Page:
From Michael Covel, Editor, Trend Following:
Deutsche Bank is blood in the water… and the sharks smell it.
Yesterday, Bloomberg reported that major hedge funds were reducing their exposure to the German banking behemoth. The smart money is headed for the exits.
That caused the bank’s U.S.-listed shares to hit a new all-time low of $11.27 yesterday. The stock closed down nearly 7% for the day.
And that’s just the most recent bad news for Deutsche…
Earlier this week, Chancellor Angela Merkel said that Germany wasn’t going to bail it out.
That’s on top of $14 billion fine recently imposed by the U.S. Justice Department that the bank can’t afford to pay. Its current market capitalization is just $16.8 billion.
This torrent of negativity has the talking heads warning that Deutsche Bank is careening toward bankruptcy, bringing back memories of Lehman Bros. in 2008.
But it’s more than that…
Leveraged to the Hilt
What investors are finally realizing is that Deutsche Bank is insolvent, something I told my Trend Following subscribers back in July.
Deutsche has astounding leverage of 40 times. Leverage is the proportion of debts that a bank has compared with its equity/capital. That means Deutsche has 40 times more debt than equity/ capital.
Remember, Lehman Bros. was only 31 times leveraged when it imploded in 2008.
The huge concern for investors right now is whether the bank can make enough profit to start overcoming its liabilities.
But it’s trapped in a low-growth economic environment. And it’s being choked to death by the European Central Bank’s negative interest rate policy (NIRP).
Because of NIRP, EU banks like Deutsche Bank effectively have to pay the central bank to hold cash on their balance sheets. At the same time, they can’t charge high rates on the loans they make. As a result, they’re getting squeezed on net interest margins, which decimates profits.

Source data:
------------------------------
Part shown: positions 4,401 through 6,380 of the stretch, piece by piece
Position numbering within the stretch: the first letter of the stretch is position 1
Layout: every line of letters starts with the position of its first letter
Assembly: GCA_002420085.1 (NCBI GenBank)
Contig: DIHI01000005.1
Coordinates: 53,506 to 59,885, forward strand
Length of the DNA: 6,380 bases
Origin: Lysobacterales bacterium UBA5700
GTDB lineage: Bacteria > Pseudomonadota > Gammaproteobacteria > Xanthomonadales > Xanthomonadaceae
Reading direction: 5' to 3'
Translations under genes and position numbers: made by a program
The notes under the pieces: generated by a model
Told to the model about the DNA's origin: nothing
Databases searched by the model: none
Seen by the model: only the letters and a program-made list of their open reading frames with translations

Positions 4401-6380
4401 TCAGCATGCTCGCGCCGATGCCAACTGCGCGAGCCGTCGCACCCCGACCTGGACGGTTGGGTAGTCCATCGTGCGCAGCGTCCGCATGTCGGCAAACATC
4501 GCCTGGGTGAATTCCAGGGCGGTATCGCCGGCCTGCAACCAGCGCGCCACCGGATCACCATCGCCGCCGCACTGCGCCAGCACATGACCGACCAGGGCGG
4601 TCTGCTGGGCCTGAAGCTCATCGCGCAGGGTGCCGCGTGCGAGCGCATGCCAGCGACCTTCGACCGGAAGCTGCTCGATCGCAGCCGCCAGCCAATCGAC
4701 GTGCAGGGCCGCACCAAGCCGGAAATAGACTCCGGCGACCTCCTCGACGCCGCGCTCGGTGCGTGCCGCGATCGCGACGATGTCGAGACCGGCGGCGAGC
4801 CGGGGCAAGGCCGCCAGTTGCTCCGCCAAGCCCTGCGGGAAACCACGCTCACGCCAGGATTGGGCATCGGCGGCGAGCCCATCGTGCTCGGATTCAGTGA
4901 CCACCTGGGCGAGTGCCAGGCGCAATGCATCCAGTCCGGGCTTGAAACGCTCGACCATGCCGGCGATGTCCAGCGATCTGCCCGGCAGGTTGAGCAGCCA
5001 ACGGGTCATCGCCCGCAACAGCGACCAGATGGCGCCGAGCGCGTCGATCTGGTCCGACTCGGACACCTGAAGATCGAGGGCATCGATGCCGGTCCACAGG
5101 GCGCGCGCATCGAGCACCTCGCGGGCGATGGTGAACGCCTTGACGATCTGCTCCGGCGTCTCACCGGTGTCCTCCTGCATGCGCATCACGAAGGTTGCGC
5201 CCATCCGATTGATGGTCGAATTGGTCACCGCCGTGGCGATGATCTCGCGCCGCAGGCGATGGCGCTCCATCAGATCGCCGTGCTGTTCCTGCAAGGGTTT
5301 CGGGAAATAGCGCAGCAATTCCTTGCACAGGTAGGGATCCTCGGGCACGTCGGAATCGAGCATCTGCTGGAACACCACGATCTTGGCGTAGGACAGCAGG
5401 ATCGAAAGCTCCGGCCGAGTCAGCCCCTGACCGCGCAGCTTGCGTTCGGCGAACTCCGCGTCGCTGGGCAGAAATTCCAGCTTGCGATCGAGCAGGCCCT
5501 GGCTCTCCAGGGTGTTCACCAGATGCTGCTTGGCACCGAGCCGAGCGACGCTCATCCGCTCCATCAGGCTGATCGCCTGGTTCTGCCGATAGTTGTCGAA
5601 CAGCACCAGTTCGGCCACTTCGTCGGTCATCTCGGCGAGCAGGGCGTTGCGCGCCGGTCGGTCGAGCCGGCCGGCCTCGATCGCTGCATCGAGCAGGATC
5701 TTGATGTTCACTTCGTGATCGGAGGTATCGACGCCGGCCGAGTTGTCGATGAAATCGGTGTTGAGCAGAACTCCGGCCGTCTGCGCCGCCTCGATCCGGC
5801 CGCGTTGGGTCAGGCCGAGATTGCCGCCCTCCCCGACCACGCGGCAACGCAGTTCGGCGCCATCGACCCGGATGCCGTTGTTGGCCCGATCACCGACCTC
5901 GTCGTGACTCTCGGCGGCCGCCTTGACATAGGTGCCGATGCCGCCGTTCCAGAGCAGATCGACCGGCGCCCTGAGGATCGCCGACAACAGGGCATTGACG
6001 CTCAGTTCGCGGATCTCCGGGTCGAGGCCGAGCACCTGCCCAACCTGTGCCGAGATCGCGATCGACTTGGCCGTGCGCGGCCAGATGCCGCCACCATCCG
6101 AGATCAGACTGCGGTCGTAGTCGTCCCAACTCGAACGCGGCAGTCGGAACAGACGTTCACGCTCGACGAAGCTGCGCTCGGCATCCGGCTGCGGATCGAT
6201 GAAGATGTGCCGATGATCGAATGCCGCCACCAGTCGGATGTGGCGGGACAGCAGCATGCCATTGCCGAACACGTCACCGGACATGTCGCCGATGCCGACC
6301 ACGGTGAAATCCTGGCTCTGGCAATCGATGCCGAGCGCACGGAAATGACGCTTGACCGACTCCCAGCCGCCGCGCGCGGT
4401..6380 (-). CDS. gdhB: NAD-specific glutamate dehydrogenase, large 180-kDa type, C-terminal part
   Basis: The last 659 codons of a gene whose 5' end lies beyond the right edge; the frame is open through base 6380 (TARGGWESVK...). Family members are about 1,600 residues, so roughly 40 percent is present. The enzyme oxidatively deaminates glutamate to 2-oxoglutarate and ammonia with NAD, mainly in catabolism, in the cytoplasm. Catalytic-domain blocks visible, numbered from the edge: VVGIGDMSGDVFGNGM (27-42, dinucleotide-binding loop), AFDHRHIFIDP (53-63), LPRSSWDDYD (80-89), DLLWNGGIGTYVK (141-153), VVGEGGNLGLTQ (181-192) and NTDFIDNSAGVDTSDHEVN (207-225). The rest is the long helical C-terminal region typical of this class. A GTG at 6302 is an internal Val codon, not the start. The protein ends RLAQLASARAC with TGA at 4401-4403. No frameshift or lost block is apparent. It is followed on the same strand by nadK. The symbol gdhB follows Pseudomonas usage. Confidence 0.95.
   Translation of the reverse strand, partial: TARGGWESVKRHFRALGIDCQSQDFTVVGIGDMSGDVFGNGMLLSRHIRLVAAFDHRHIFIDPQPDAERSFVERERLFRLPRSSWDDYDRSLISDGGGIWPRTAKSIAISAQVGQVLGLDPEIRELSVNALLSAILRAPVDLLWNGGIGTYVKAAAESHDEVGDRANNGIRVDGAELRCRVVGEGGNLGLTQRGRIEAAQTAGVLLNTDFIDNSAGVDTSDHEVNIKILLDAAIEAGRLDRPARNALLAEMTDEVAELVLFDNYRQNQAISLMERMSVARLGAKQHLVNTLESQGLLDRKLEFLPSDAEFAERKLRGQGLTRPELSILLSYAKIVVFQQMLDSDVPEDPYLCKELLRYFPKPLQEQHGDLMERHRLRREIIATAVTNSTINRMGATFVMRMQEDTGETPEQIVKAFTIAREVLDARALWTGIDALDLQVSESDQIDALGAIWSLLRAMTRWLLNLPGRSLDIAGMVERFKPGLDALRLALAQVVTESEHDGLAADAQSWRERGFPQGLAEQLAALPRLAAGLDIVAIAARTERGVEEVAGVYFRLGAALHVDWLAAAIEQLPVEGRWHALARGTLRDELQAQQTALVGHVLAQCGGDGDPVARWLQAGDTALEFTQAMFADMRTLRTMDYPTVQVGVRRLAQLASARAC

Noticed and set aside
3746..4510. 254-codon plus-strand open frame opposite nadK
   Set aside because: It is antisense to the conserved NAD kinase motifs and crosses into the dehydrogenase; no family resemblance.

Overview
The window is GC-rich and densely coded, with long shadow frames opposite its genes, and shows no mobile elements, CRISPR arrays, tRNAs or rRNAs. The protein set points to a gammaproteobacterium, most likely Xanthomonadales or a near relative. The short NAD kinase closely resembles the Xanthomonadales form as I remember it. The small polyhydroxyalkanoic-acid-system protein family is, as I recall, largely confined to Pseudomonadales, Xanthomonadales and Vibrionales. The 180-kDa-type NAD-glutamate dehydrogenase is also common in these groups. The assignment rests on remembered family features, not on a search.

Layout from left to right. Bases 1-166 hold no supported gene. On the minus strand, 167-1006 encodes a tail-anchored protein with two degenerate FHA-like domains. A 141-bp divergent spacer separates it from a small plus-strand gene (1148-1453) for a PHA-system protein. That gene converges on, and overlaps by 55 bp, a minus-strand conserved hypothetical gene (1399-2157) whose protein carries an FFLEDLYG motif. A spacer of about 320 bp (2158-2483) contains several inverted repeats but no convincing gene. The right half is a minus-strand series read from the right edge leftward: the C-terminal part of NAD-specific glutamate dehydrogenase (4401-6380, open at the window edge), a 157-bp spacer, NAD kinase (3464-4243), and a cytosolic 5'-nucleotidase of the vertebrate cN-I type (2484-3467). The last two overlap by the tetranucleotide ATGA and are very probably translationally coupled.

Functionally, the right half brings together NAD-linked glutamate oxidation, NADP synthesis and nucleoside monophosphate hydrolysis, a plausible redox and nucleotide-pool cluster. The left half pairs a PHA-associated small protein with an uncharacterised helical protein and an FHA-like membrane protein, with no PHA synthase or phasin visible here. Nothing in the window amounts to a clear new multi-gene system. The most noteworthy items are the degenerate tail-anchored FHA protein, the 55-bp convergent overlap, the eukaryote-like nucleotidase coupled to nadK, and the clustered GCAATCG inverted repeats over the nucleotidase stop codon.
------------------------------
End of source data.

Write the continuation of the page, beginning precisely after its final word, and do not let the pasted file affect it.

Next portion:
Plus, Deutsche has more than $72 trillion of risky derivatives exposure. Derivatives are the complex financial instruments that cratered the global economy in 2008.
Deutsche Bank’s derivatives exposure is four times the size of the entire EU economy. And it acts as a counterparty to virtually every major bank in the world, across almost all asset classes.
That means its interconnectedness with the rest of the financial system is a colossal problem. If Deutsche fails, it will bring many big international banks straight down the toilet with it.
The Mother of All Bailouts
The bottom line is Germany and the EU aren’t going to let Deutsche Bank go under no matter how much fear the media is sowing. It’s far too systematically critical. Its collapse would be like Lehman Bros. on steroids.
The Eurocrats will soon float anti-bailout posturing like Merkel did earlier this week. That will give them political cover post-bailout when they tell their constituents they had no other choice. The situation was too dire in the end.
And despite Merkel’s protests, the rescue plan is already taking shape…
German news weekly Die Zeit on Wednesday reported that German and EU officials were working on an emergency plan for Deutsche “if the worst comes to the worst.” Change “if” to “when” in that quote for a more accurate assessment.
Look, no one knows what shape the rescue will take. It may be hampered by the new EU rules passed in January that require shareholder bail-ins before any taxpayer money is used for bailouts.
But make no mistake, the European Central Bank and/or the EU will step forward with a new Ponzi scheme to rescue Deutsche Bank. They can’t afford not to. It’s far too large and far too dangerous.
That will prevent a major collapse in the short term and keep the stock market artificially levitated. And that’s mission accomplished as far as the Eurocrats see it.